Two different clones of Candida pelliculosa bloodstream infection in a tertiary neonatal intensive care unit
Introduction: Fungemia in preterm infants results in high mortality and morbidity. The genotypes, drug susceptibilities of Candida pelliculosa strains, and clinical features of two outbreaks of neonatal candidemia caused by C. pelliculosa were analyzed, in order to provide evidence for the outbreaks and characteristics of C. pelliculosa neonatal candidemia.
Methodology: The strains were genotyped by pulsed-field gel electrophoresis to investigate their genetic relatedness. The broth microdilution method was used to determine in vitro susceptibility of the isolates to antifungal drugs. Clinical features of the infected patients were collected to analyze the risks for C. pelliculosa infection.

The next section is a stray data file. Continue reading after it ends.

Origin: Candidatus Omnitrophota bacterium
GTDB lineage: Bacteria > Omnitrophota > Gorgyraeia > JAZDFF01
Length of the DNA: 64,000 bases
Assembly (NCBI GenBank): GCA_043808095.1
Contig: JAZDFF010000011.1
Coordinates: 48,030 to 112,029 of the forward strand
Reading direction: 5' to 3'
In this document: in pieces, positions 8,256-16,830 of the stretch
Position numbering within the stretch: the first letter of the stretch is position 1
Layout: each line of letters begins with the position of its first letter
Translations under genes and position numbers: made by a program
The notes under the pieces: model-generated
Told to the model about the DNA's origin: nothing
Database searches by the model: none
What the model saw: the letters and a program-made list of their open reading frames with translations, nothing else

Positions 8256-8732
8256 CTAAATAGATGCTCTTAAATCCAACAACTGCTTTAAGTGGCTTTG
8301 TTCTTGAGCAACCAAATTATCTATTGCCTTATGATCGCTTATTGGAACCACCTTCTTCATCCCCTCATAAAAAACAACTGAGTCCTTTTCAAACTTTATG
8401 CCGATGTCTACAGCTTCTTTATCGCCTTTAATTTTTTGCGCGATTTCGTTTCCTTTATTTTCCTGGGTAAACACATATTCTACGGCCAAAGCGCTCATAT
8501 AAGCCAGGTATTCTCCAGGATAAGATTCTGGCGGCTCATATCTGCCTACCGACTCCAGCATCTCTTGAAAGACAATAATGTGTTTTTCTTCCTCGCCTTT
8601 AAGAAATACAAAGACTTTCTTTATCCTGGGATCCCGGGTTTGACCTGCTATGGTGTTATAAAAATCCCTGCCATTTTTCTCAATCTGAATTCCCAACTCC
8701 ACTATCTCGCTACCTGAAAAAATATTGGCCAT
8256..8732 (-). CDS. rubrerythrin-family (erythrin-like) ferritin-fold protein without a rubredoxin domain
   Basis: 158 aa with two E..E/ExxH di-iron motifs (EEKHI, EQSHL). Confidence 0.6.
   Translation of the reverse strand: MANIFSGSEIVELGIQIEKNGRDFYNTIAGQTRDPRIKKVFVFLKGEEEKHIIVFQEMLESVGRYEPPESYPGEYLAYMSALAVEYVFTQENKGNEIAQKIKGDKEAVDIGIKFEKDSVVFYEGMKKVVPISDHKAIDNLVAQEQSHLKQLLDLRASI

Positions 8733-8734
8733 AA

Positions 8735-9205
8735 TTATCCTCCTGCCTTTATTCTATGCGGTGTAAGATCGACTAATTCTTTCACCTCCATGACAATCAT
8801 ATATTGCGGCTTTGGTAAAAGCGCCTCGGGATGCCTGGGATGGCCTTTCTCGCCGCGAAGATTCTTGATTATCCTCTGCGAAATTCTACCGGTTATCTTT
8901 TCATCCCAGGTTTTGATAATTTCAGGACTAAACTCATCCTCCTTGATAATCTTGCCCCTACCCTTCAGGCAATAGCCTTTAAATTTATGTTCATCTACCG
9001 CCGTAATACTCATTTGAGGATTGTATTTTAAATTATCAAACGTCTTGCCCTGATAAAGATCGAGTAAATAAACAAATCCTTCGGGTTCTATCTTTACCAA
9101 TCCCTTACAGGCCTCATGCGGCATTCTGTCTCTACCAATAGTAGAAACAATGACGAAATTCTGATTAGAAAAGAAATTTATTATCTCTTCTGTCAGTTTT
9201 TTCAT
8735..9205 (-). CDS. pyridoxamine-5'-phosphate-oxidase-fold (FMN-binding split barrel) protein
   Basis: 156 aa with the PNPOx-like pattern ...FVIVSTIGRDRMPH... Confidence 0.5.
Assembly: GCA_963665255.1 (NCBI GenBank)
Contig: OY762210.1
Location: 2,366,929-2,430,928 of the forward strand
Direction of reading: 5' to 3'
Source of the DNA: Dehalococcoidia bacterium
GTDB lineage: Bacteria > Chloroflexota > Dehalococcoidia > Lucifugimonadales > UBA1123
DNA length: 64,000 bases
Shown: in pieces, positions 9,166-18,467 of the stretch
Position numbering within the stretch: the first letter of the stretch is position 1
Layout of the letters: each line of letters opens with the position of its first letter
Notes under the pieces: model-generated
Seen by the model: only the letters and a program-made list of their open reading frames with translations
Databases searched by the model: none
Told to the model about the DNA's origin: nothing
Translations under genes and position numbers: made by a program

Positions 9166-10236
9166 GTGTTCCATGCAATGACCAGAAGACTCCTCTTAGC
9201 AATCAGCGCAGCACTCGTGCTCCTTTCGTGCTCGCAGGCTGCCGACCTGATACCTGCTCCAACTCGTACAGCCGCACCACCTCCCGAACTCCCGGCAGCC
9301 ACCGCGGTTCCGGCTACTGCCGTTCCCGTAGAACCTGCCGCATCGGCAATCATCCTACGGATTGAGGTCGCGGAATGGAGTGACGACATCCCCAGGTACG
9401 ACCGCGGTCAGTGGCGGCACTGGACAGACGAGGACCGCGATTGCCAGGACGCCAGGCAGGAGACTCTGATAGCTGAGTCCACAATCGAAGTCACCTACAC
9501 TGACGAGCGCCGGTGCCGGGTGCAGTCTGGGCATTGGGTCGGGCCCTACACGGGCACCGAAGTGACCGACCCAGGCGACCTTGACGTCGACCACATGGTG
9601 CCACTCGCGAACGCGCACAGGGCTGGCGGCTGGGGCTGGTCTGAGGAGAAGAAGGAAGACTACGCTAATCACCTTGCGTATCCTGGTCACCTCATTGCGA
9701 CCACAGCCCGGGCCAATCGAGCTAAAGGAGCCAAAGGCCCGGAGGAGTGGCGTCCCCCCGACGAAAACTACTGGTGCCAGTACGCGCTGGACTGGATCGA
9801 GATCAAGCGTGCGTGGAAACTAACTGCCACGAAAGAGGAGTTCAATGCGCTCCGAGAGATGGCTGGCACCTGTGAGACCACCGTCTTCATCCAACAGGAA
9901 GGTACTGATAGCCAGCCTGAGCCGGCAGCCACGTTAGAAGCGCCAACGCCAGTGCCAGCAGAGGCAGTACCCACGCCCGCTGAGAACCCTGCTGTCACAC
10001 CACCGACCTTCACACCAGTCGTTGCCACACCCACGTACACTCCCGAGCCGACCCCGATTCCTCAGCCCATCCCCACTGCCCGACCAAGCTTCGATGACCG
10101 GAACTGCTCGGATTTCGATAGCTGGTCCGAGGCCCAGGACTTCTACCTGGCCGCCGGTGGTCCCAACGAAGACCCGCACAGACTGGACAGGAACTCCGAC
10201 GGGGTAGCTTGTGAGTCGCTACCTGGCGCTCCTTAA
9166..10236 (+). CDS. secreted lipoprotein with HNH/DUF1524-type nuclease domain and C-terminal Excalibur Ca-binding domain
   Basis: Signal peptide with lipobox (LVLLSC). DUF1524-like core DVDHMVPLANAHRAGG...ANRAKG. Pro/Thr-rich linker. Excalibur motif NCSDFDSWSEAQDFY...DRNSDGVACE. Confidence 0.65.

Results: Fourteen neonates, hospitalized in the neonatal intensive care unit from November 2012 to October 2013, were infected by C. pelliculosa. All 14 patients were cured after treatment with fluconazole and discharged without any complications. The C. pelliculosa isolates from the 14 patients were clustered into two groups, indicating that the outbreaks were caused by two types of strains. Eight of nine strains isolated from the 2013 outbreak were clustered into the same group, while one isolate was grouped together with five isolates from the 2012 outbreak. In vitro experiments demonstrated high antifungal activity of fluconazole, voriconazole, amphotericin B, and 5-fluorocytosine to C. pelliculosa. The common symptoms of C. pelliculosa candidaemia were fever, cyanosis, polypnea, hypoactivity, and apnea.
Conclusions: The current study revealed high in vitro susceptibility of C. pelliculosa to antifungals. As C. pelliculosa candidaemia cannot be characterized by clinical symptoms and routine blood testing alone, monitoring unusual strains isolated from immunodeficient hosts is very important to prevent possible outbreaks.
Copyright (c) 2021 Yulan Yang, Weiyuan Wu, Lu Ding, Lin Yang, Jinzhen Su, Benqing Wu
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